Way back in 2020, the start of the coronavirus pandemic prompted MLB to shorten its draft. Gone was the 40-round slog of old; instead, teams would have just five rounds with which to inject new talent into their organizations. Thanks to draft pick forfeitures related to free agent signings, the Yankees were actually left with just three selections in 2020, three chances to improve the fortunes of the franchise by way of exciting new prospects.
The Yankees saw fit to use the first of those three precious picks on Austin Wells, an almost 21-year-old catcher out of Arizona. It was the second time the Yankees had tried to bring Wells into the fold, in fact, as the club had popped him two years earlier in the 35th round, with Wells ultimately deciding to go to school. It stuck this time, with the Yankees and their 2020 first-rounder agreeing to terms, adding an intriguing power bat to the system.
2021 Minor league stats (Low-A Tampa/High-A Hudson Valley): .264/.390/.476, 16 HR, 76 RBI, 1 SB
2022 Expected minor league level: Double-A Somerset
Major league ETA: 2023
That power is Wells’ calling card, and should lead any list of his strengths. Many dubbed Wells the best power-hitting lefty in his draft class, with a controlled but quick swing that gives him plus raw power. Wells showcased that skill as an amateur prospect, slashing .357/.476/.550 across two collegiate seasons, and earning himself the Cape Cod League prospect of the year award in 2019.
As a hitter, Wells has been about as advertised as a professional. He started his 2021 season with Single-A Tampa and finished up with High-A Hudson Valley, mashing 16 homers in 469 plate appearances to go along with an .867 OPS. He tossed in a red-hot Arizona Fall League to boot, running a 1.034 OPS in 18 games.
Yankees No. 6 prospect Austin Wells demolishes his 16th HR of the year to extend the @HVRenegades lead. pic.twitter.com/JZTNLsrcWw— MLB Pipeline (@MLBPipeline) September 12, 2021
Even a cursory glance at any of Wells’ collegiate or professional lines gives a strong hint at the kind of slugger he could be at the major league level if everything goes right. Wells has consistently turned his plus raw into game power, pairing chunks of homers with quality pitch recognition that manifests itself in bundles of walks and a high OBP. That power and patience mix has thus far more than offset the swing and miss tendencies (he’s run a 25-percent K rate in the minors) that can creep into his game.
The overall offensive package is strong here, but in this case, it has to be. The Yankees drafted Wells as a catcher, and yet from the moment he was selected, questions have abounded regarding his ultimate defensive home. The Yankees have said all the right things about keeping Wells behind the plate for the time being, but scouts remain skeptical Wells will don the tools of ignorance in the bigs, and any move off the plate will raise the bar Wells needs to clear with his bat.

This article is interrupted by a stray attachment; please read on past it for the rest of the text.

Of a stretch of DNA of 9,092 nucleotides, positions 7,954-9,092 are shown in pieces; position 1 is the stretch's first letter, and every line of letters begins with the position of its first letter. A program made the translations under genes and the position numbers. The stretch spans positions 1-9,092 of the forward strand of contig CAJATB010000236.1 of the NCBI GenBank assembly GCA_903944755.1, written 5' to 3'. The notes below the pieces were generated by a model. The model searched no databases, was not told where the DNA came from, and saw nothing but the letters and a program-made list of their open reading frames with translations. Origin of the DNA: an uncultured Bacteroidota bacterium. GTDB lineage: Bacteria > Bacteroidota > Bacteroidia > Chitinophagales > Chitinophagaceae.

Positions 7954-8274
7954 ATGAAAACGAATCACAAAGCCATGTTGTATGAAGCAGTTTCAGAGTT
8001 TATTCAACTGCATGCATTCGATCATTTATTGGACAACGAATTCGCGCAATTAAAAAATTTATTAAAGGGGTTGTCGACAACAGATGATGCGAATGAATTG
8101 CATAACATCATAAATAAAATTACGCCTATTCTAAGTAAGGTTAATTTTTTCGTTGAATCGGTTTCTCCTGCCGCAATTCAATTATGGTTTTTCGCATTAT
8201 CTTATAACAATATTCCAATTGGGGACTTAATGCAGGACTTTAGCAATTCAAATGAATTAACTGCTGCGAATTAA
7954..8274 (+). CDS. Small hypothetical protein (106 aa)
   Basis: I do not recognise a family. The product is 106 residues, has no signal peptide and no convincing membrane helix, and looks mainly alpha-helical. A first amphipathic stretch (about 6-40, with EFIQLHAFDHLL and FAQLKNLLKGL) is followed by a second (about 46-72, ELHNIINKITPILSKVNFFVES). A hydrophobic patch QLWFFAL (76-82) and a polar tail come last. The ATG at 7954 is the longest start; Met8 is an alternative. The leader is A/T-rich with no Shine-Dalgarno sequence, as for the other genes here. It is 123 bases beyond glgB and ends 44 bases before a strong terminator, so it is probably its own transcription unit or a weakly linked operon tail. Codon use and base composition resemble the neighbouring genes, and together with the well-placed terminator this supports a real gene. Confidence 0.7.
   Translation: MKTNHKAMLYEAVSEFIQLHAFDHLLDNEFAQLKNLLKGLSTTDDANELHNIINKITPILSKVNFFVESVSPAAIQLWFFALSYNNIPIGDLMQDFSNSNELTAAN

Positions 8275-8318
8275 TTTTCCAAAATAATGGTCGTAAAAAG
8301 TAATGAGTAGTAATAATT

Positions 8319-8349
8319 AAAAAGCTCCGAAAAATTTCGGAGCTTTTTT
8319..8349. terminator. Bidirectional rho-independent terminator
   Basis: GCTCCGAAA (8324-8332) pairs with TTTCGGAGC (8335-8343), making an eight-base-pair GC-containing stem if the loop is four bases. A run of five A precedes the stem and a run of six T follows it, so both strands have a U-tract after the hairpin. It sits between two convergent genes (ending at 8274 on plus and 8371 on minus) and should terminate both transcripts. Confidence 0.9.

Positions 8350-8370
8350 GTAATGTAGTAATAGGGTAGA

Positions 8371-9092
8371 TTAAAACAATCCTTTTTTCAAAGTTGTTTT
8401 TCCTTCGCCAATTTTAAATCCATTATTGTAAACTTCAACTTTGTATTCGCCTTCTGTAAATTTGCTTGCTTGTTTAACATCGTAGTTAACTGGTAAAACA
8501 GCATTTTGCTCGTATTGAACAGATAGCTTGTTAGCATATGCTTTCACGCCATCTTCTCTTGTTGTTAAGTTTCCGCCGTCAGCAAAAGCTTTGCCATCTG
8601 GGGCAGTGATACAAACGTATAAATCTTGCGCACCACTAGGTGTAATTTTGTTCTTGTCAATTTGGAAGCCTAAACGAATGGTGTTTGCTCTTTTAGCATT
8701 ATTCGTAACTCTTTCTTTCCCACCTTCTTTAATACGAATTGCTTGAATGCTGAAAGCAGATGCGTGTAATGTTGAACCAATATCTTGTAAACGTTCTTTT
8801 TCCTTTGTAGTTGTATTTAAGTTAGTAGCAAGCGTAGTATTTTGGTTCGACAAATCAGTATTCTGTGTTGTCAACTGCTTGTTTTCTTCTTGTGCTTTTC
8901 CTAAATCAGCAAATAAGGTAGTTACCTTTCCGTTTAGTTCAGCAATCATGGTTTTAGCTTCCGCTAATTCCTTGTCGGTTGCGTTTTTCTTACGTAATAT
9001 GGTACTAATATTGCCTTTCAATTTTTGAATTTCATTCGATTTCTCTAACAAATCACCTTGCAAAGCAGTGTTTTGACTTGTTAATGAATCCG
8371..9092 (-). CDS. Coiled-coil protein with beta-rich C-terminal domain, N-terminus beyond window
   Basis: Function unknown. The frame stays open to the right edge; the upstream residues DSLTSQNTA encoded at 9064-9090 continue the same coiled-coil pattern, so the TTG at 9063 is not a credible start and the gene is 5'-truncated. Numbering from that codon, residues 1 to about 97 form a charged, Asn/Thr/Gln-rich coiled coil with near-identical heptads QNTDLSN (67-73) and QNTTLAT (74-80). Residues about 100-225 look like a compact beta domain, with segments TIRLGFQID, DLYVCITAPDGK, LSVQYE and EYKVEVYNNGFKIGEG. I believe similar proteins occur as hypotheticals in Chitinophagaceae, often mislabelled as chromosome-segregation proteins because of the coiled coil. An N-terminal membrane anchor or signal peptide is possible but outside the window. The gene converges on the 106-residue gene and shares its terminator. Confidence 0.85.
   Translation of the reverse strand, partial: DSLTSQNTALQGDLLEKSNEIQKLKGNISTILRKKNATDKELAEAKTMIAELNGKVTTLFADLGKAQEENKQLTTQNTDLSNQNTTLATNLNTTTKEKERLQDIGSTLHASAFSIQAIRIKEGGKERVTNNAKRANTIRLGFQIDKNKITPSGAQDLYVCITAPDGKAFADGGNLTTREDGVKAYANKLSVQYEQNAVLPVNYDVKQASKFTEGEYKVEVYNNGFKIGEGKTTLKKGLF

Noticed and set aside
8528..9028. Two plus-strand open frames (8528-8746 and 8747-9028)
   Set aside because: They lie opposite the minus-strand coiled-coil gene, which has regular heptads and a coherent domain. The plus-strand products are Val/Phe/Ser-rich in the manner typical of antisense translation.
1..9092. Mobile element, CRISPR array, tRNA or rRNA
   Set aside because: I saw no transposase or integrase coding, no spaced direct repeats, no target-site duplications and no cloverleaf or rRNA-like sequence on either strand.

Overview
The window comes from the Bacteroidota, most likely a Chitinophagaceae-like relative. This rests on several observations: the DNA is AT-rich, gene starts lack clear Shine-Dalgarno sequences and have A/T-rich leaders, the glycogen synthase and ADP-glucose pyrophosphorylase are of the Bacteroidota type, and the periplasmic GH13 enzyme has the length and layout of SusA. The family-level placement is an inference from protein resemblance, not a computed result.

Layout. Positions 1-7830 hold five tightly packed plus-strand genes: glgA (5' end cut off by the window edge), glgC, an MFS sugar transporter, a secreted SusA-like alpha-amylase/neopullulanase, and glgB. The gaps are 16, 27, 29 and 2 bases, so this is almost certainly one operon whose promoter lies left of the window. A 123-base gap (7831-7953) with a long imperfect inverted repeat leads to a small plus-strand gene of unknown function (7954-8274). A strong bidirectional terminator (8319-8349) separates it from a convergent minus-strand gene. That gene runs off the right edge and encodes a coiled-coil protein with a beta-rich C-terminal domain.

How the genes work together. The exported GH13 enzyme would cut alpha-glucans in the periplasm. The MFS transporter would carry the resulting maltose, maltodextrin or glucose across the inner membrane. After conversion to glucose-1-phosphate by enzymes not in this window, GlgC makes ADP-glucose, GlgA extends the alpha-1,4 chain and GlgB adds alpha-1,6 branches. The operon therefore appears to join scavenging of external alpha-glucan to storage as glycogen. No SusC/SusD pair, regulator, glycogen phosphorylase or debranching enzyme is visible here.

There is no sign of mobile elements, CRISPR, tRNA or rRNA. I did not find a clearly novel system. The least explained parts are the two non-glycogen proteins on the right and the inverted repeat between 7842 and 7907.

Elbow problems reportedly plagued Wells in high school, prompting concerns about his throwing strength as an amateur prospect. Scouts also gave Wells poor grades for his receiving, an unenviable combination for a young backstop. Some of those concerns were borne out immediately during Wells’ single pro season, with opposing runners swiping a whopping 98 bags off Wells in 2021, at an 87-percent success rate.
Wells has worked tirelessly on his defense, internal evaluators say, and the Yankees themselves claim that they’re happy with the improvement Wells has shown under their instruction. He’ll presumably be given the chance in 2022 to continue developing his defensive chops, though there’s some competition for playing time behind the plate in the upper minors, with 2018 second round pick Josh Breaux slated to receive playing time at catcher for Double-A Somerset this year (if he’s not picked in a still-possible Rule 5 Draft).
All told, it wouldn’t be a shock to see Wells patrolling a corner outfield slot or first base sometime in the coming years. Some evaluators call Wells a 45 runner, with enough athleticism to cut it on the outfield grass. Should Wells move to the outfield, the best-case scenario is probably something like Kyle Schwarber with better defensive chops. That’s a reasonable thing to hope for, a hitter capable of consistently producing .250/.350/.480 lines with enough skill with the glove to avoid embarrassing himself.
As a catcher, it stands to reason that Wells’ ceiling could be higher, with his floor much lower as well. Yankee fans know well just how large the variance can be for an immensely offensively-gifted catcher with defensive flaws, as Gary Sánchez has looked anywhere from world-beater to completely lost during his time in New York. Wells certainly does not have the exact offensive or defensive profile as Sánchez, but the error bars are similarly wide on him if he stays at catcher. His bat could make him a stud if he can cut it on defense, or, he could flounder under the rigorous demands of slugging at the plate and managing a pitching staff behind it.
2022 should be a pivotal year for Wells. If the Yankees are to commit to him long-term as a catcher, this will be the season he has to show the skills necessary to handle the position. Should he come up short in that regard, all eyes will turn to his bat, to see if it can produce enough to warrant playing time in left or at first. Wells has a clear route to the majors thanks to his power and eye, but just how he manages to navigate it remains a question.